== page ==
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Emerging alternative musician Indira Ellis writes songs that she hopes people will relate to. She believes the term “genre” is malleable and mixes all of her own music, sometimes even in her closet.
“I was so in my head about, like, what genre am I making? … alternative is really anything that's not mainstream, but we all have our own perspective on what counts as alternative and what doesn’t,” the singer said.
Originally from South Florida, Ellis grew up listening to a lot of music from the early to late 2000s, including artists like My Chemical Romance, Evanescence, and AFI. Her taste, she recalls, was influenced by the music that her older brother listened to. Her current interests include artists like Ashnikko and Taylor Swift.
“I feel like I would say I'm trying to develop my own sound like my own place in this collection of sounds we consider a genre,” Ellis said.
Ellis was involved in musical theater growing up. Moving from South Florida to study theater in New York, she found the art form to be slightly gatekept, especially having not been exposed to Broadway for most of her life. Ellis described the decision to choose either film or theater to study in college as “messy,” but decided on film due to its relative youth as an art form.
“This was an art form that … is still being shaped… the history is so tangible, and it's something that you can just kind of start getting into,” she said. “I think there was something about that that really drew me to it.”
Ellis graduated from Columbia University, majoring in Film and Media Studies. Both of these worlds play a role in her work. She cites her screenwriting classes as places where she received helpful feedback, learned more about the process of making art, and how to think about art itself.
“I think one thing that my Film and Media Studies gave me that was really powerful with all the art that I try to make is the ability to have a better understanding of how what I'm creating might be perceived … also to have just like a stronger sense of my own vision and understanding that how things are taken in and how things are understood, is up to interpretation,” Ellis said.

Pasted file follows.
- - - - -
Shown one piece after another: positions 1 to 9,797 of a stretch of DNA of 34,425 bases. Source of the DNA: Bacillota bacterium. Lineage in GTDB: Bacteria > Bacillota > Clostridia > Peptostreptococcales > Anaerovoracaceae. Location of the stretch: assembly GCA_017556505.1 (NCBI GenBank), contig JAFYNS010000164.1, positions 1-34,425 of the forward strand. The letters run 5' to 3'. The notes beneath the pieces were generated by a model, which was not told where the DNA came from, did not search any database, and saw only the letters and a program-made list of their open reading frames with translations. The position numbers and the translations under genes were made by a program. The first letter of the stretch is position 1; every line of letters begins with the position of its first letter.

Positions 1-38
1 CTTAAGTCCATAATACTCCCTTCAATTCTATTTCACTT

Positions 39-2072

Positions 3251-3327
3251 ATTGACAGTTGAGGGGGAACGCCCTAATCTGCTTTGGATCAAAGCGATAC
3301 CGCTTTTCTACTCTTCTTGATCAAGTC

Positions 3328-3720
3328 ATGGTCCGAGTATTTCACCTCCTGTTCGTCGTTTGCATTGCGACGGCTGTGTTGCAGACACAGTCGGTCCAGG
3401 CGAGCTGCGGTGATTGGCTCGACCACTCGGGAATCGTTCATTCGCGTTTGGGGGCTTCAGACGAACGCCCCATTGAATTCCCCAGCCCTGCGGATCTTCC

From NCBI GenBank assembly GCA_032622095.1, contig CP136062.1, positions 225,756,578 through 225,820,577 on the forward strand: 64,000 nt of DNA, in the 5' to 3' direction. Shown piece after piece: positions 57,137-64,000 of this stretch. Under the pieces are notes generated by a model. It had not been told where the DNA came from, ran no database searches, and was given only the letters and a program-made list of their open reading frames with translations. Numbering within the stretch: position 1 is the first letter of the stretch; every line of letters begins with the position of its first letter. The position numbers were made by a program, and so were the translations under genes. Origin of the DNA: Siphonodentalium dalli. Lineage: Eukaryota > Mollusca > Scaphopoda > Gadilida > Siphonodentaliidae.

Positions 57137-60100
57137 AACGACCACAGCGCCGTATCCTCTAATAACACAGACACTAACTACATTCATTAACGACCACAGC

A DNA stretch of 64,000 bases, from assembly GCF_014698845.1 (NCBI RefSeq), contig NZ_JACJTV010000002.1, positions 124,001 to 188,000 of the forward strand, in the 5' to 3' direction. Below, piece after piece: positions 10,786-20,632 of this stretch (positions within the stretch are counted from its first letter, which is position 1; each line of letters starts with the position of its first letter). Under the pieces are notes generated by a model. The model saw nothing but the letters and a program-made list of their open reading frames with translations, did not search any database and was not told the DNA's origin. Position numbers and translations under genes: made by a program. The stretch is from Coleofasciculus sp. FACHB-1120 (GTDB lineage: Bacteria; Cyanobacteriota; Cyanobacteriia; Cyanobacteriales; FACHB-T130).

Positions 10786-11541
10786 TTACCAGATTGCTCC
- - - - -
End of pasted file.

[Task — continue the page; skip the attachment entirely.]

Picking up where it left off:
In college, Ellis worked in the News and Arts departments at WKCR, Columbia University’s radio station. Most of the time, she found herself in the position of the interviewer, listening to other people. Working on her hour-long time slot, Ellis perfected the audio over and over. This perfectionist process both helped her as an artist, making her standards for production quality high.
However, Ellis recognizes this perfectionism as something she eventually has to let go of in order for her own particular sound to be heard, an experience that can be freeing. She describes the debate of when to move a song out of the closet as a back and forth:
“I'm still like, it's not ready,” she said. “I'm always striving to clean it up and make it sound perfect. And that sort of thing I got from working with sound on the radio station WKCR, but I think there's also the point where I had to kind of like, put it down for a little bit, let it go.”
Although Ellis found her place in college, the pandemic uprooted that sense of security when she was sent home as a sophomore. Away from normalcy and college friends, she found that a creative, musical outlet was the perfect place to process these changes. Her new single “Hemlock Lane” speaks to that transitional time during the early days of the pandemic.
“In those first few months, I also moved, so it went from, you know, not being around all my friends and that sort of thing to not even being in a place I was familiar with,” Ellis said. “And so it was that sense of being home, but not being a part of it and not really being familiar with places anymore. But I really wanted to encapsulate that in a song.”
Although her new single “Hemlock Lane” speaks to a feeling of unfamiliarity, she hopes her experiences are not singular, that others may recognize themselves in her music. She describes these creative endeavors as “a sort of home,” and hopes they speak to a greater shared experience.
“I don't think we really have completely unique experiences,” Ellis said. “I think like, if I'm feeling something, obviously, other people are also feeling that. And if I can, you know, make something that reaches people and connects with them, I think that'd be super cool.”
Indira’s new single “Boys With Guitars” comes out on Nov. 9.
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